of a copyright or any exclusive right under a copyright in that work.
Transfer of ownership of any copy of a work of visual art, or of a copyright
or any exclusive right under a copyright, shall not constitute a waiver of
the rights conferred by subsection (a). Except as may otherwise be agreed by
the author in a written instrument signed by the author, a waiver of the
rights conferred by subsection (a) with respect to a work of visual art
shall not constitute a transfer of ownership of any copy of that work, or of
ownership of a copyright or of any exclusive right under a copyright in that
work.

113. Scope of exclusive rights in pictorial, graphic, and sculptural
works45
(a) Subject to the provisions of subsections (b) and (c) of this section,
the exclusive right to reproduce a copyrighted pictorial, graphic, or
sculptural work in copies under section 106, includes the right to reproduce
the work in or on any kind of article, whether useful or otherwise.
(b) This title does not afford, to the owner of copyright in a work that
portrays a useful article as such, any greater or lesser rights with respect
to the making, distribution, or display of the useful article so portrayed
than those afforded to such works under the law, whether title 17 or the
common law or statutes of a State, in effect on December 31, 1977, as held
applicable and construed by a court in an action brought under this title.
(c) In the case of a work lawfully reproduced in useful articles that have
been offered for sale or other distribution to the public, copyright does
not include any right to prevent the making, distribution, or display of
pictures or photographs of such articles in connection with advertisements
or commentaries related to the distribution or display of such articles, or
in connection with news reports.
(d)(1) In a case in which-
(A) a work of visual art has been incorporated in or made part of a building
in such a way that removing the work from the building will cause the
destruction, distortion, mutilation, or other modification of the work as
described in section 106A(a)(3), and
(B) the author consented to the installation of the work in the building
either before the effective date set forth in section 610(a) of the Visual
Artists Rights Act of 1990, or in a written instrument executed on or after
such effective date that is signed by the owner of the building and the
author and that specifies that installation of the work may subject the work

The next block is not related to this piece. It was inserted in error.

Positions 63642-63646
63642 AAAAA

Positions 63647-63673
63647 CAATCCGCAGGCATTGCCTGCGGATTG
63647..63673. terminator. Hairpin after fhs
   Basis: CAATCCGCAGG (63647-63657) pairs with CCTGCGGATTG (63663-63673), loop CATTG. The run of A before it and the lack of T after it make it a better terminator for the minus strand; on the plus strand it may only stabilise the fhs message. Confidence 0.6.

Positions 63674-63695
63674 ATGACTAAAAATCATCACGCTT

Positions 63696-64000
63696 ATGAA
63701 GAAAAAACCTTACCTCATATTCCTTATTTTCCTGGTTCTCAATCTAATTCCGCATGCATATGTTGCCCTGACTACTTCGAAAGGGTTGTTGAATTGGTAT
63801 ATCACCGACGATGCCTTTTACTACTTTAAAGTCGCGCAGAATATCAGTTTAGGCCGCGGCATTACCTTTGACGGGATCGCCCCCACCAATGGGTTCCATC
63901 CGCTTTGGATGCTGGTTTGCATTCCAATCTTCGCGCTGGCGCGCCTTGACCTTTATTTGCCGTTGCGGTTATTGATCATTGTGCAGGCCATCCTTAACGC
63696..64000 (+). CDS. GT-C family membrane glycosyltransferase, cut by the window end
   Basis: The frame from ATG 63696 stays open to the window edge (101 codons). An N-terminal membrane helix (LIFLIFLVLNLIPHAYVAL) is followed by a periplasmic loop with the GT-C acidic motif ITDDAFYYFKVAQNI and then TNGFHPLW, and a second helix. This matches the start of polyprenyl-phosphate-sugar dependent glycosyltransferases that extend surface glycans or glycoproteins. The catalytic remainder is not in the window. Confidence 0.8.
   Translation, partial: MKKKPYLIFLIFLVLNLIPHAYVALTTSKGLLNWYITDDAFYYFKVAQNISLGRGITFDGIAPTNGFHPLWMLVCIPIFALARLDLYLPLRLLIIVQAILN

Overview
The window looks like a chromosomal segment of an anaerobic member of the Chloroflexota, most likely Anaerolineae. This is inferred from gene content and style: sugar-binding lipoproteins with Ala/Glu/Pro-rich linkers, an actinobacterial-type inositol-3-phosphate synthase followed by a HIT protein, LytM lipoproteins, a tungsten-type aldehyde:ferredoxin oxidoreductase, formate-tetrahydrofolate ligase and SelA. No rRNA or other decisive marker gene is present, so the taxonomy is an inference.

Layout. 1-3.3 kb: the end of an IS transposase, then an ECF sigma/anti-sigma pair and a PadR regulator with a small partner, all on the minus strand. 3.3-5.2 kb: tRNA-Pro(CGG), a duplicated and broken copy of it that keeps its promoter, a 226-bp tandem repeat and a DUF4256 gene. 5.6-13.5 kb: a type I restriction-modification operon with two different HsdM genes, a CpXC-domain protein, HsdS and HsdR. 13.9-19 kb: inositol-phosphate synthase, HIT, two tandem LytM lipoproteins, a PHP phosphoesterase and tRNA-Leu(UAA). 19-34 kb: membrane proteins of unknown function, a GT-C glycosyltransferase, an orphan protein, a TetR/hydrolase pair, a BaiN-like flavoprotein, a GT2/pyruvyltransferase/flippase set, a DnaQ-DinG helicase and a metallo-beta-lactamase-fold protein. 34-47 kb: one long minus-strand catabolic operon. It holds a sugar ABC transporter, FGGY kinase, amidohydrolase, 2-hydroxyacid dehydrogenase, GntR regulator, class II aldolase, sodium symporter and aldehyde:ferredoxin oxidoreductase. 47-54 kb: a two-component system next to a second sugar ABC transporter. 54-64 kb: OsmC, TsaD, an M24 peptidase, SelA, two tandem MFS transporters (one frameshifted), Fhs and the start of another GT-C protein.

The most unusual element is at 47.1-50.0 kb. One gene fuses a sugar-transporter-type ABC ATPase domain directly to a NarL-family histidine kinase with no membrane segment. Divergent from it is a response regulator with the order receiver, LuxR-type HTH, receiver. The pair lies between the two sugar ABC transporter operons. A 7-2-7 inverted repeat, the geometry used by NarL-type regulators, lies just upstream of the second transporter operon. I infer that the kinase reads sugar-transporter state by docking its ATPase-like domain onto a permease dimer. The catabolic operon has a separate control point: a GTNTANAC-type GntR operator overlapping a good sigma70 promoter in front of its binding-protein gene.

to destruction, distortion, mutilation, or other modification, by reason of
its removal, then the rights conferred by paragraphs (2) and (3) of section
106A(a) shall not apply.
(2) If the owner of a building wishes to remove a work of visual art which
is a part of such building and which can be removed from the building
without the destruction, distortion, mutilation, or other modification of
the work as described in section 106A(a)(3), the author's rights under
paragraphs (2) and (3) of section 106A(a) shall apply unless-
(A) the owner has made a diligent, good faith attempt without success to
notify the author of the owner's intended action affecting the work of
visual art, or
(B) the owner did provide such notice in writing and the person so notified
failed, within 90 days after receiving such notice, either to remove the
work or to pay for its removal.
For purposes of subparagraph (A), an owner shall be presumed to have made a
diligent, good faith attempt to send notice if the owner sent such notice by
registered mail to the author at the most recent address of the author that
was recorded with the Register of Copyrights pursuant to paragraph (3). If
the work is removed at the expense of the author, title to that copy of the
work shall be deemed to be in the author.
(3) The Register of Copyrights shall establish a system of records whereby
any author of a work of visual art that has been incorporated in or made
part of a building, may record his or her identity and address with the
Copyright Office. The Register shall also establish procedures under which
any such author may update the information so recorded, and procedures under
which owners of buildings may record with the Copyright Office evidence of
their efforts to comply with this subsection.